Antoinette Sandbach, one of the rebel Conservative MPs ejected from the party for defying the government over no-deal Brexit, has joined the Liberal Democrats in a boost to Jo Swinson’s party at the start of the general election campaign.
The defection means the Lib Dems will end the session of parliament next week with 20 MPs, against 12 following the 2017 election. The increase has come from seven MPs moving from other parties and one byelection win, in Brecon and Radnorshire.
Sandbach, who has represented the Cheshire constituency of Eddisbury since 2015, was on the liberal, remain wing of the Tories. She was among 21 Conservative MPs who lost the party whip in September after voting to assist the passage of a backbench-instigated bill seeking to stop no deal.
Ten of the MPs were readmitted to the parliamentary party on Tuesday, but Sandbach was not among them. Earlier this month she lost a vote of confidence among members of her local Conservative party association, a possible prelude to being deselected.
The Lib Dem statement announcing the move said Sandbach would contest her current seat for the party in the election on 12 December.
It will be a tough ask for her to win, even as the incumbent. Eddisbury has been Conservative ever since it was established under its current boundaries in 1983. In the 2017 election, Sandbach won a near-13,000 majority over Labour, with the Lib Dem candidate coming third with just 2,800 votes.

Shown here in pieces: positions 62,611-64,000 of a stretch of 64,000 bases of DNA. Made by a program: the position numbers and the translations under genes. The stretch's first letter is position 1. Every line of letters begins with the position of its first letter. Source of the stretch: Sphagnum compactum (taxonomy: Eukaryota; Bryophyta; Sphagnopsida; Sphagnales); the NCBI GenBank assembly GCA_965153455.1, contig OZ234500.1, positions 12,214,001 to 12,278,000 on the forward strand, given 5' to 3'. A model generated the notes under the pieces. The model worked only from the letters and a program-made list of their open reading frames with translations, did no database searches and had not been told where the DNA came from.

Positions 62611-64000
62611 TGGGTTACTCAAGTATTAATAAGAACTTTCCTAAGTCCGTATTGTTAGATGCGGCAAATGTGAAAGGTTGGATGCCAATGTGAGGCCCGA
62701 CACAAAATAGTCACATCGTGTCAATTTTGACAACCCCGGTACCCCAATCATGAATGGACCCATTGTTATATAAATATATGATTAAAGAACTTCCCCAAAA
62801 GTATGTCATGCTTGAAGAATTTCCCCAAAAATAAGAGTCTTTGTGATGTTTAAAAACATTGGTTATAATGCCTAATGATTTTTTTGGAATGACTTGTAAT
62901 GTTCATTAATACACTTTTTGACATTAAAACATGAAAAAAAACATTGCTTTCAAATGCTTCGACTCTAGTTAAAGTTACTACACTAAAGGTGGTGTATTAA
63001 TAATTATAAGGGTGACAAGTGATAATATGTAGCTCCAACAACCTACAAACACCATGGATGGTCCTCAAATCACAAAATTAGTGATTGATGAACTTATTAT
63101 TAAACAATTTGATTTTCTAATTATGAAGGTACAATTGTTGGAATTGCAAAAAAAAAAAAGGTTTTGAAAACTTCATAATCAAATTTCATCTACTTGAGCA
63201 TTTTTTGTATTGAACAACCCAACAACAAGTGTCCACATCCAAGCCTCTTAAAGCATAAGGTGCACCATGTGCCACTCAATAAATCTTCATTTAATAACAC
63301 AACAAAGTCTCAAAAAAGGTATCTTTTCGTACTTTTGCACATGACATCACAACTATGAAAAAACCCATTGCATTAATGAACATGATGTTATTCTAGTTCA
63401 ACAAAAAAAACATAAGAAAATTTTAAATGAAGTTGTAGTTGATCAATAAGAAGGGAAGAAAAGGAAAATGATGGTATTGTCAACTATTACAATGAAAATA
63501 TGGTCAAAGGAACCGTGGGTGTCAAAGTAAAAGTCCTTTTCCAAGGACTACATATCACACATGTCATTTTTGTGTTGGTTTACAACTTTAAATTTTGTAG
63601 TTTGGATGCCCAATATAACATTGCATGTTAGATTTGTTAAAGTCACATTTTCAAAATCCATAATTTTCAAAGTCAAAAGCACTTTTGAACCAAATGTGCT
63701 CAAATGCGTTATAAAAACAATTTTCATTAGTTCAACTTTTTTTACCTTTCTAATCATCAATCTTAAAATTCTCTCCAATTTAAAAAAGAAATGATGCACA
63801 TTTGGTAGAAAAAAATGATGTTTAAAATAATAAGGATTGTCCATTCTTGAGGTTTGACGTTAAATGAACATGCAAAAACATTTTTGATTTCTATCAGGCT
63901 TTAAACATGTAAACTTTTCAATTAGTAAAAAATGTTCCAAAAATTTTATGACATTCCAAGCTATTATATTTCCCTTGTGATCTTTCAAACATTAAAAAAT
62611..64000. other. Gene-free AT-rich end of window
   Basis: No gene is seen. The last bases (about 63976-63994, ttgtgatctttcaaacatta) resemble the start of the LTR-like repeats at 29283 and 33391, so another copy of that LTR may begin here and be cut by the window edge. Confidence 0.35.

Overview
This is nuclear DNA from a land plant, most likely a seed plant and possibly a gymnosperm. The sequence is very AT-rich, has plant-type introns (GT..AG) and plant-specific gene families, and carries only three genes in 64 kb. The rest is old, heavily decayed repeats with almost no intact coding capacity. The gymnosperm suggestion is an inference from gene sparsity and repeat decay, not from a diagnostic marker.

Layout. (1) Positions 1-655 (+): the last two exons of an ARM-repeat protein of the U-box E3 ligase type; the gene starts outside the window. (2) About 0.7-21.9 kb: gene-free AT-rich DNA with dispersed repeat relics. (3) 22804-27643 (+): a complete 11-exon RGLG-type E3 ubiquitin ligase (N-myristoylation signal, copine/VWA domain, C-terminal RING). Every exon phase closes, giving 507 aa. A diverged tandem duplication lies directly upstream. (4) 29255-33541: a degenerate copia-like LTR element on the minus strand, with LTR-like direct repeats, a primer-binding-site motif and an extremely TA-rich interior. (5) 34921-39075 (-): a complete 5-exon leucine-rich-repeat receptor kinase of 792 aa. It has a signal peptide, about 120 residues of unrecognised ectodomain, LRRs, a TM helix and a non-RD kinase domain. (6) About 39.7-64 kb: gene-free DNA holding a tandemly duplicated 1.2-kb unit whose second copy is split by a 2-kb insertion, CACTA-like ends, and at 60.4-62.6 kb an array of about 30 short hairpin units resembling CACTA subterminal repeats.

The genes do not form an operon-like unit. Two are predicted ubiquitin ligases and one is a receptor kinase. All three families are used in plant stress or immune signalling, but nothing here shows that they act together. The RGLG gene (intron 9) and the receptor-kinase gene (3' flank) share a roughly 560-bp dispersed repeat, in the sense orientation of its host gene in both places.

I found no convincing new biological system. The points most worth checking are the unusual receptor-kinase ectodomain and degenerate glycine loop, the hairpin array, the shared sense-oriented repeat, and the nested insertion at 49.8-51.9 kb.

In a statement released by her new party, Sandbach said: “This general election will be the most important in my lifetime. People have a very clear choice: the Conservative party offers years of uncertainty, while the Liberal Democrats will stop Brexit.
“I’m so proud to stand alongside other Liberal Democrat candidates across the country to fight for a brighter future with Jo Swinson, our candidate to be prime minister.
“I will stand on my strong local record, helping to secure local investment, fighting for fair funding for our schools and to secure additional funding in local health services.”
Swinson said Sandbach was “a passionate campaigner, and will be a fantastic candidate at the general election and a great addition to our party. Her defection clearly shows that the Liberal Democrats are the strongest party of remain and attracting support from right across the political spectrum.”
She joins the likes of fellow former Conservative Sarah Wollaston in fighting her existing seat as a Lib Dem. Others have been moved to new constituencies, shifting out the party’s existing candidates.
Chuka Umunna, once of Labour, is giving up his Streatham seat to fight the Cities of London and Westminster; another ex-Labour MP, Luciana Berger, is moving from Liverpool Wavertree to Finchley and Golders Green in north London; and Sam Gyimah, a recent convert from the Tories, is to quit East Surrey and try his luck in Kensington.